Judah Soledad has been quite a presence at Lake County Housing Authority meetings.
He's accused officials of questionable spending since at least April 2010, and of violating the state's Open Meetings Act regarding the use of recording equipment. He also has complained about reputed disparities in staff salaries and pay grades.
Citing safety concerns about him, the housing authority even hired a Lake County sheriff's deputy to monitor a couple of monthly meetings Soledad attended this year.
There's just one thing: Soledad doesn't exist.
Soledad is Ron Friedman, an elected trustee at Warren-Newport Public Library District in Gurnee. Friedman, whose library term runs to April 2015, has spoken under the Soledad alias seven times in about a year before the housing agency.
Friedman said the Soledad moniker allows him to separate his roles as a library board member and civic activist. He declined to reveal the origin of Judah Soledad but says he's used it as a writer.
"I don't want my role as an elected official at the Warren-Newport Public Library District to affect anybody's perception unnecessarily," said Friedman, who is on the trustee development and finance committees.
However, at least one government watchdog and a political science professor question Friedman's use of a phony name and say it raises questions about his ability to be an elected official.
Cindi Canary, executive director of Illinois Campaign for Political Reform, said Friedman's bogus identity taints any concerns he's been raising with the housing authority.
"To me, as a complete outsider, it looks clownish," Canary said.
Lake County Housing Authority Executive Director David Northern said Friedman has been on a harassment campaign against him and his agency. Northern contends the actions are linked to the firing of Friedman's wife from a housing authority job in 2010.
Malgorzata Friedman, 41, filed a federal discrimination lawsuit against the authority in January, contending that being white and Polish led to problems at her job. She seeks more than $300,000 in damages from the housing agency.
Friedman says his criticism has nothing to do with his wife's suit and denies harassing the housing authority. He said he's just inquiring about the spending of taxpayers' money.
On his most recent visit to the April 21 housing authority meeting, Friedman identified himself as "J. Soledad" before questioning travel spending by Northern and touching on other financial matters.
Friedman didn't take a seat after he finished speaking. He stood clutching a camcorder and taped the meeting for about 30 minutes until the officials went into a closed-door session.
Northern said Friedman's appearances became concerning enough to housing authority officials that a sheriff's deputy was hired to oversee a couple of meetings this year. The agency is headquartered on Route 45 just outside of Grayslake.
"The recent shootings involving school board members in Panama City, Fla., and Congresswoman (Gabrielle) Giffords among other victims in Tucson, Ariz., coupled with concerns from our board members and staff, left us with little alternative but to take steps to best protect those who serve," Northern said.
Friedman griped about the deputy's cost at a February meeting. During a break at last month's meeting, he said the cop tried to intimidate him.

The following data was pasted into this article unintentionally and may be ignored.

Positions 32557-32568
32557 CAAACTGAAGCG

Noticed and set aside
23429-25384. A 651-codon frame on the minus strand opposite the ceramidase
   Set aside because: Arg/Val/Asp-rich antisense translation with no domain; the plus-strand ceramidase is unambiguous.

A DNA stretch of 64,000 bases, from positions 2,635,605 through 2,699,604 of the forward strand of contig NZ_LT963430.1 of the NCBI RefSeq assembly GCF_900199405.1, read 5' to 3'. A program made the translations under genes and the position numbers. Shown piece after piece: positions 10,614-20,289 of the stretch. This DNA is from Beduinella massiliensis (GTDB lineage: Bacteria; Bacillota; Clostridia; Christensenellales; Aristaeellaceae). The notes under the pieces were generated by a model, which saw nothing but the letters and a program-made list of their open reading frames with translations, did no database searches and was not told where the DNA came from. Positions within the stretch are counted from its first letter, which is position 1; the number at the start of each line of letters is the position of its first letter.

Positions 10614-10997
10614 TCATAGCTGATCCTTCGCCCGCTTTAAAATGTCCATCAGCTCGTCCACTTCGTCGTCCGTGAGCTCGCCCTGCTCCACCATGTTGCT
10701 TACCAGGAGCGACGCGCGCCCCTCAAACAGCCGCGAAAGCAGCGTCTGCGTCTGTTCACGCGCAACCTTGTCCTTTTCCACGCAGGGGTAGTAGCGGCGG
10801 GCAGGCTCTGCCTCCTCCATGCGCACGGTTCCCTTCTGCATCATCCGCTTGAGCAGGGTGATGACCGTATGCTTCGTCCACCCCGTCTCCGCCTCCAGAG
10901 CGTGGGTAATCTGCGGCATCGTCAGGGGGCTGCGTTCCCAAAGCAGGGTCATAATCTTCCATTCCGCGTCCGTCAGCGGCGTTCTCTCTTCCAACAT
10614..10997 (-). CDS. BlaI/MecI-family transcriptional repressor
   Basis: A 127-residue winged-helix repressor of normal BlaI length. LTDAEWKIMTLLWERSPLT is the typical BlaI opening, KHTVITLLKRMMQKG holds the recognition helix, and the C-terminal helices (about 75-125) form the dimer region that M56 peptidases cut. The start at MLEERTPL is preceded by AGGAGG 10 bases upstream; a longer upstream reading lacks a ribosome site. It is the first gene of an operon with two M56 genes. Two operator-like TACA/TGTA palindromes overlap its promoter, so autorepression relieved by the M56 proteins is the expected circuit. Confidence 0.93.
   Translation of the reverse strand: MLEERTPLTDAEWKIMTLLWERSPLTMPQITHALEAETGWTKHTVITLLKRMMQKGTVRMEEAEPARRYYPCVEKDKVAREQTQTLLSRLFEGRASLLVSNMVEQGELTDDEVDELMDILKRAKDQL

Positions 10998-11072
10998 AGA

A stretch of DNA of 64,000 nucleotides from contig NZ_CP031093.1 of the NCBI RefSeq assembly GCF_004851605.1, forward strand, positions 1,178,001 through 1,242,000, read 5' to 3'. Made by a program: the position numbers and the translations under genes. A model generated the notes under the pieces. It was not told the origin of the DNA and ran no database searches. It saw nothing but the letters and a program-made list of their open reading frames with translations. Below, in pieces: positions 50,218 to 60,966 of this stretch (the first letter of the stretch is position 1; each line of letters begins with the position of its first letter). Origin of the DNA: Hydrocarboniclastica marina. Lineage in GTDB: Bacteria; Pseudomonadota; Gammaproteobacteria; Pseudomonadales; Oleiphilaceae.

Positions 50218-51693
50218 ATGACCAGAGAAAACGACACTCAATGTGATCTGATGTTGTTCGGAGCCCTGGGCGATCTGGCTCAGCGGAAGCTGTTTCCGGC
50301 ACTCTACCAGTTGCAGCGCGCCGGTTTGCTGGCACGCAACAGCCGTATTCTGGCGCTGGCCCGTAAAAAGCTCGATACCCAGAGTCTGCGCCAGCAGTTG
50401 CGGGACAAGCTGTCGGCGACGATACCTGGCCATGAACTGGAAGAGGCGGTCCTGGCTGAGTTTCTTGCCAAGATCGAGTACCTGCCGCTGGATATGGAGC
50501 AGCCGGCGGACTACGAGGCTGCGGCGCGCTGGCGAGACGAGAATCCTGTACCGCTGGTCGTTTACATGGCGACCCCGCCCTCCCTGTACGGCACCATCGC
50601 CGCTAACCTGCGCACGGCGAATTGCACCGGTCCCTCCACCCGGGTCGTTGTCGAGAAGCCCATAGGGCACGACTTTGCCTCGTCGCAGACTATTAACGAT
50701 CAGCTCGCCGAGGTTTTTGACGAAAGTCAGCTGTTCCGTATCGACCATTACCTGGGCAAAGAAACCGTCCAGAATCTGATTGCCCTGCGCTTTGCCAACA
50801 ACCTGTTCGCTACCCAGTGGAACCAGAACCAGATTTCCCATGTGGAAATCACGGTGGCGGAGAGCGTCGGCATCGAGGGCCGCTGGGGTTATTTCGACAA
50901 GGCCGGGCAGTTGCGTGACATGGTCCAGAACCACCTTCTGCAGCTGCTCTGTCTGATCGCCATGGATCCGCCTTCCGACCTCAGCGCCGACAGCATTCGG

"The first time (the deputy) was there, he stood over me," Friedman said. "I mean, this is a 6-foot, 2-inch guy standing over me with a weapon while I'm kneeling down getting my video thing set up, and he said I have to return to my chair."
Soledad's Open Meetings Act complaint to the Illinois attorney general about a problems he encountered in trying to set up recording equipment at a housing authority meeting led to the adoption of new policy in February. In part, the housing authority policy states the board chairman may designate a recording location, and the agency isn't obligated to provide power for equipment.
Records show the name Soledad has been on 78 document requests or open meetings queries submitted with the housing authority since 2009. The attorney general allows such requests to be submitted anonymously or with bogus names.
Kent Redfield, a veteran political science professor at University of Illinois at Springfield, said he's never heard of an elected official speaking under an assumed name and called it "very bizarre."
Redfield said Friedman can't divorce himself from being a library trustee. Redfield said Friedman should give his real name to the housing authority during public comment and disclose the potential conflict from his wife's lawsuit
"Because you're a public elected official, there is a matter of public trust," Redfield said.
Canary and Redfield agreed elected officials have every right to ask questions of governments they don't represent, provided they don't give fake names in doing so.
Hainesville Trustee Kevin Barrett and Round Lake Trustee Susan Triphahn provided their real names when they criticized the Grayslake Elementary District 46 board at a meeting May 3.
Friedman said he's aware housing authority officials know he's Soledad, and that he'll consider using his given name at meetings. He said his decision depends on whether he starts a blog under the Judah Soledad pseudonym.
"I'm not doing this for me," Friedman said. "I'm not doing this for Ron Friedman. I'm doing this for the people who live in the county of Lake and the people who don't have the time or wherewithal or interest to attend these meetings."